Assistant Professor Megan Bolitho and Emily Murzinski '14 explain their research to prevent viruses from spreading.
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Some 90,000 Americans die each year from antibiotic-resistant bacteria — such as staph and pneumonia.
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Several top U.S. health officials have called for the development of new antibiotics to decrease that number.
Silence that could save lives
But USF’s Megan Bolitho believes a sort of ‘silent treatment’ could be more effective at saving lives.
Bolitho’s working to cut off communication between bacteria to keep them from spreading drug-resistant disease.
“Preventing certain species of bacteria from communicating could render them avirulent and incapable of establishing or enhancing an infection,” says Bolitho, assistant professor of chemistry.
Most bacteria are present in humans in small numbers. They lie in wait, quietly multiplying. It’s not until there is a large number, or quorum, that they’re able to mount a coordinated attack — rapidly spreading to overwhelm the immune system. By “shushing” the bacteria, Bolitho and her team of researchers believe they can prevent the bacteria from ever knowing their strength; they won’t recognize whether they’ve reached a quorum or be able to coordinate an attack. Bolitho proved the concept in earlier research with cholera that garnered national attention.
“It’s like a dead space in your cell phone network. The bacteria send out signals, but nothing comes back,” says Emily Murzinski ’14, who received one of four $3,500 student grants to work in Bolitho’s lab. Murzinski never imagined that, as an undergraduate, she’d be part of a team that’s had research published in scientific journals including Nature.
2 million patients infected
A Cottrell College Science Award totaling $35,000 supports the team’s work.
Bolitho’s research could pave the way to dramatically reducing the number of deaths in American hospitals, where an estimated 2 million patients contract bacterial infections that contribute to about 90,000 deaths annually. An estimated 70 percent of those infections are resistant to at least one antibiotic, according to the U.S. Centers for Disease Control and Prevention (CDC).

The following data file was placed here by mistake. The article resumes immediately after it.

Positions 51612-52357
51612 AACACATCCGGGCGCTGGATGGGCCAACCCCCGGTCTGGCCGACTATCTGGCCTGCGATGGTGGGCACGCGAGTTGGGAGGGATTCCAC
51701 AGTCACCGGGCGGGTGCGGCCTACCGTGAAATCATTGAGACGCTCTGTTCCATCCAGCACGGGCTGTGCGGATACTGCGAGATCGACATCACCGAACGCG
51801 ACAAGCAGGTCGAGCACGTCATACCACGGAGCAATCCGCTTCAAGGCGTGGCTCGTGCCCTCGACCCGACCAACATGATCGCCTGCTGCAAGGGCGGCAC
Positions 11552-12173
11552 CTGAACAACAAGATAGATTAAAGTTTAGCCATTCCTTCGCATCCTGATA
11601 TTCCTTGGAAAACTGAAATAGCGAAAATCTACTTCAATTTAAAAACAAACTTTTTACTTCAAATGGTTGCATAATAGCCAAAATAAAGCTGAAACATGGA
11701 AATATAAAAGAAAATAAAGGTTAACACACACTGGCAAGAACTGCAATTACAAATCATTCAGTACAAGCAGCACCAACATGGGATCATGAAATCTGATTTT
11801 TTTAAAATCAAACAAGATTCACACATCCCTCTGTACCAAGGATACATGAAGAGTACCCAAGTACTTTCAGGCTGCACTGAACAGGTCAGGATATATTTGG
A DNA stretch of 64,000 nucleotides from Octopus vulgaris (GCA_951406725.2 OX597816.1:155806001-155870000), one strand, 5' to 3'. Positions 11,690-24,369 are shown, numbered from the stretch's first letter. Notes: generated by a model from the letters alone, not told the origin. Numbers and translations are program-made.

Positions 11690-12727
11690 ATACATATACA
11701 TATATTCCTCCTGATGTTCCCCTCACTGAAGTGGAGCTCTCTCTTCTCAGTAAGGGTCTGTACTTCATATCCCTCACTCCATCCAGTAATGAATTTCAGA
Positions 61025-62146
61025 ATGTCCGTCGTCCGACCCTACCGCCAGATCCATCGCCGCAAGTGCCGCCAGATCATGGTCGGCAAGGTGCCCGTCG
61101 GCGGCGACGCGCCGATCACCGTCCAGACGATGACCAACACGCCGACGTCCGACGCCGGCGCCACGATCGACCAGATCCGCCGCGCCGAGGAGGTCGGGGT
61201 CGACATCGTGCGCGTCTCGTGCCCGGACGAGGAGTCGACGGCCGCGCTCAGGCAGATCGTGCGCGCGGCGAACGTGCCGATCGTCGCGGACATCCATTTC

For over a decade, officials at the CDC and the Infectious Diseases Society of America have called for more federal research funding and even legislation requiring pharmaceutical companies to develop new antibiotics. But the science and history shows that bacteria simply finds ways around new antibiotics. “They’ve been evolving for billions of years,” Bolitho says. “They’ve found ways around many of today’s antibiotics, and there’s no reason to think they can’t find their way around more.”
Time to find additional treatments
Bolitho isn’t opposed to new antibiotics in the short term, but blocking bacteria’s quorum sensing communications has two clear advantages. First, pharmaceuticals that impede quorum-sensing communications should only affect bacteria because only they use quorum sensing. That should limit the side effects associated with treatment. Second, inhibiting bacteria’s communication doesn’t pressure them to find a way around the treatment in the same life-or-death way antibiotic drugs do, Bolitho says.
“It could give us more time, maybe much more time, to find additional treatments,” Bolitho says. “Nothing is a panacea. We used to call antibiotics ‘miracle drugs’ because we thought they cured everything,” she says. “Bolitho says. We know better now.”
by Ed Carpenter | Office of Communications and Marketing »email firstname.lastname@example.org | Twitter @usfcanews